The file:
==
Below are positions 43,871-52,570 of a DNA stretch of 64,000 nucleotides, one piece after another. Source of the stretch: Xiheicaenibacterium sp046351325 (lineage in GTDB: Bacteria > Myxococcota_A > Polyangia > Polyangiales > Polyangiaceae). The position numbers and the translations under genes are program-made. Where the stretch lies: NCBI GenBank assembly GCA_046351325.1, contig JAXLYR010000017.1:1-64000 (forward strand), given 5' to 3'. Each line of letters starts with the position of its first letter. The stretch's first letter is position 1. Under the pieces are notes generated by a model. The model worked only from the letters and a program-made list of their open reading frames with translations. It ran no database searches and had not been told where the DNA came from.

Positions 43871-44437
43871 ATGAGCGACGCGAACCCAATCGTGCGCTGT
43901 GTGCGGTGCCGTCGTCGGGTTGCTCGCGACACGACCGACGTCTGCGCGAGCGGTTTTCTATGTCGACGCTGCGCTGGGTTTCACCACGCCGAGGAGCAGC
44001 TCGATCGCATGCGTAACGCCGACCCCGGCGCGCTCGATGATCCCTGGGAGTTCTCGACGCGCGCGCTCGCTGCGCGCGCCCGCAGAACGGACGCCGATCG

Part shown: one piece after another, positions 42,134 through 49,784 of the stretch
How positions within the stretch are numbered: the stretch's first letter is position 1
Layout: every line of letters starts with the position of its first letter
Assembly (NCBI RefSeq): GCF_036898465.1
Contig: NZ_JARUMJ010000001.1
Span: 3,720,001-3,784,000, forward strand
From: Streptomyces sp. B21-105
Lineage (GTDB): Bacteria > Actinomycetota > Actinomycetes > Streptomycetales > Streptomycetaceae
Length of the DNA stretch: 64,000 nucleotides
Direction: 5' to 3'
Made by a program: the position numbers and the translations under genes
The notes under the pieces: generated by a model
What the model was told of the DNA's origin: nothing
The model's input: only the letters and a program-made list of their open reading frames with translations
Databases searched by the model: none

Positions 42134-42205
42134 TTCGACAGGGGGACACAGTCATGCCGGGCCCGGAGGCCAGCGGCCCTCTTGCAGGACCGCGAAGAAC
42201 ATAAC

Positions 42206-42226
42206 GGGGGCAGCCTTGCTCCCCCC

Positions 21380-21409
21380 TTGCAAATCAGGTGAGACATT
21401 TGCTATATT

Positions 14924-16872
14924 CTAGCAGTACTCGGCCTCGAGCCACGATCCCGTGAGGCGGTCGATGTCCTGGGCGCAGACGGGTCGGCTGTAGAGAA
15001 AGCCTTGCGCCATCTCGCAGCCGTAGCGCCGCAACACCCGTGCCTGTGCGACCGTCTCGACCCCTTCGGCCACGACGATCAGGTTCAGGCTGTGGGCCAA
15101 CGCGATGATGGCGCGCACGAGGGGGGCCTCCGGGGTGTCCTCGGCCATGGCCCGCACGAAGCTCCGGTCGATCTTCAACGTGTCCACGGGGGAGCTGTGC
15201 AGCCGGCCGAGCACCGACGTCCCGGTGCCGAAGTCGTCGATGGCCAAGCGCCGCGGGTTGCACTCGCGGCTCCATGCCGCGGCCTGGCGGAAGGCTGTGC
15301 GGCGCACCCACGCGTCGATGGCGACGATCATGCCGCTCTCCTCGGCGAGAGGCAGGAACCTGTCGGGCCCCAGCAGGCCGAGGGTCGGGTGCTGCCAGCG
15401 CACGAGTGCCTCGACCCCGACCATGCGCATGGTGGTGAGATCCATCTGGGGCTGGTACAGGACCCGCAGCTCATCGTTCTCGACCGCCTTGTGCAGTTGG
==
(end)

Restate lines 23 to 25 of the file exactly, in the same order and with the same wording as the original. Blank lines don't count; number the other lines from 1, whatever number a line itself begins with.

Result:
42201 ATAAC

Positions 42206-42226
42206 GGGGGCAGCCTTGCTCCCCCC